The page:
About four years ago, Grant Zimmerman was inspired by a blank canvas, of sorts. It was on the wall of the BP gas station at 1130 Williamson St., owned by Mavi Kuldip Singh.

Zimmerman, who lives next door, approached Singh shortly after he bought the station, when he noticed that the station's marquee-style sign, typically used by other stations to advertise specials on 12-packs of soda or oil changes, hadn't been updated and that it looked "silly." He had an idea for the space.

Zimmerman told Singh he could update the sign if he had some letters. Singh pointed to a bunch in the back of the shop.

"Since then, I've been putting up the most interesting thing I can come up with," Zimmerman says.

One of the first phrases to adorn the sign was "FROG PARKING ONLY, ALL OTHERS TOAD."

That one fit nicely. But Zimmerman learned quickly that he'd often have to truncate his ideas to make them fit. The sign has four lines, which hold just 14 letters each.

The quips have to be short. They're not always sweet, but with a few topical exceptions, they're always funny. At least, that's his goal.

He got a kick out of watching people look twice when they read, "THIS IS A PRIVATE SIGN, DO NOT READ." Another favorite: "IF AT FIRST YOU DON'T SUCCEED, SKYDIVING IS NOT FOR YOU."

When Willy Street was under construction in 2011, the sign reflected its surroundings. "BEER IS CHEAPER THAN GAS," it read at one point. "DRINK, DON'T DRIVE."


It's hard to predict when a quirky slogan will ruffle some feathers. Zimmerman was surprised that "IT IS EASIER TO GET OLDER THAN TO GET WISER" wasn't well received.

"We actually had people complain about that and we had to take it down," he says. "I had one that said, 'TO ERR IS HUMAN; TO ARR IS PIRATE.' I guess that might piss off a pirate or two."

Zimmerman created an unexpected firestorm in March 2013 when he put up a slogan he thought was funny: "DON'T DIE A VIRGIN, TERRORISTS ARE UP THERE WAITING FOR YOU."

The sign was the subject of a local news story reported by WISC-TV. The story quoted a woman who said she had seen the sign discussed on Facebook and that people were upset about it.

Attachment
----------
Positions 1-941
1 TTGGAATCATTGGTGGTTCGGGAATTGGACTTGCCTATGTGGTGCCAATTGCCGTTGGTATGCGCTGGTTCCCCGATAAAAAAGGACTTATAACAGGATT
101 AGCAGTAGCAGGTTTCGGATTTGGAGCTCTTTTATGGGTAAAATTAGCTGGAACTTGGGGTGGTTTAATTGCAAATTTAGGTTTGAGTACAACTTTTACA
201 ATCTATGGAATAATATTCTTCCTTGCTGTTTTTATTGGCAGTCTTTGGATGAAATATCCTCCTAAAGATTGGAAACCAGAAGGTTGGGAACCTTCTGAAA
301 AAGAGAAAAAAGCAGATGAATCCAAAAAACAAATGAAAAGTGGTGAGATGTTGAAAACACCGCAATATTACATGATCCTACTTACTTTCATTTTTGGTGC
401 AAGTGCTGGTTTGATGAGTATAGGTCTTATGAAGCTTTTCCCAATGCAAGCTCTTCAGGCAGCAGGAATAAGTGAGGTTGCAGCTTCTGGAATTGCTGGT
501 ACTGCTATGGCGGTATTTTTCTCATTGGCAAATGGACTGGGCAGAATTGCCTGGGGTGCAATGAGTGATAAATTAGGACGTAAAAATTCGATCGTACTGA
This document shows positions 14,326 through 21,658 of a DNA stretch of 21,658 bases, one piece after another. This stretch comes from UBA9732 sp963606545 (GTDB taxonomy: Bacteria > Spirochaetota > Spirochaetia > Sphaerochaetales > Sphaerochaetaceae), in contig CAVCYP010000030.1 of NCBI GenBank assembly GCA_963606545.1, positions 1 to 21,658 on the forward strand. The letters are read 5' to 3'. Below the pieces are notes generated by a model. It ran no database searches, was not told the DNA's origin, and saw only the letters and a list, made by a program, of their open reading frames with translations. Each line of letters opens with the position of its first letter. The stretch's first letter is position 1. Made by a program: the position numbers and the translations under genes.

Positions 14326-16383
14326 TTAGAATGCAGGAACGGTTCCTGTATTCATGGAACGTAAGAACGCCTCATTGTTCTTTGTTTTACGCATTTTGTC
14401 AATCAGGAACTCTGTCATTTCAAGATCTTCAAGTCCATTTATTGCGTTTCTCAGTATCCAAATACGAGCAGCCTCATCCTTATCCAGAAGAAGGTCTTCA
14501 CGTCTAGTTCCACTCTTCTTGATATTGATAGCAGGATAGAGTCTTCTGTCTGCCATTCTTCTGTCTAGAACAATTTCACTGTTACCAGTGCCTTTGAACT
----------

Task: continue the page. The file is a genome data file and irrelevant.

Zimmerman's quirky Willy Street signs became a national sensation as the "terrorists and virgins" story drew attention from outlets as varied as CBS News, The Blaze and Jezebel.

Singh told him that particular message should stay up for three months, Zimmerman says. The only negative feedback he was aware of in Madison was a father who asked how to explain the sign's meaning to his daughter. Ultimately, the order to take it down came from BP itself, Zimmerman says.

"It's meant to be funny," he says. "I don't put anything up that’s insulting."

The phrase that went up next? "SOME FOLKS ARE WISE, SOME FOLKS ARE OTHERWISE."

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Zimmerman says he'll keep posting the messages until someone tells him he can't anymore. He has a list of about five phrases in reserve in case he can't think of one, and his friends and neighbors often offer suggestions. He hasn't used any outside suggestions yet, though.

He takes his inspiration from things he sees on TV or reads on the internet, or from old-fashioned puns. He tries to leave each phrase up for about a month, which gives him enough time to think of the next one.

The key to a good sign is to keep it simple, he says. He usually doesn't get topical, although he has posted a "Merry Christmas" message and one in honor of Nelson Mandela.

He avoids making political statements, but he's not afraid to tiptoe into the territory every now and then.

"This is one of my favorites. Republicans don’t get the joke, and Democrats always do: 'SLOWER MINDS KEEP RIGHT.'"

It's not unusual to see someone stop to take a picture of the sign. In fact, it's developed a bit of a following over the years. 

"I actually have people that live in Verona … they fill up once a week, and they come to this gas station," Zimmerman says. "One of them is (former state Sen.) Joe Wineke. I put up a sign just for him: 'IF NO ONE TRUSTS POLITICIANS WHY DO WE LET THEM RUN EVERYTHING?'" 

Zimmerman says people have called him the "evil genius of Willy Street" because of the signs on the BP.

"I could make it political, I could make it really out there, but I don’t," he says. "I’d rather just keep it funny, or topical once in a while. Instead of having a sign that says, 'Coca-Cola, two for 99 cents,' this is a lot more interesting."

Jessie Opoien covers state government and politics for the Capital Times. She joined the Cap Times in 2013 and has also covered Madison life, race relations, culture and music. She has also covered education and politics for the Oshkosh Northwestern.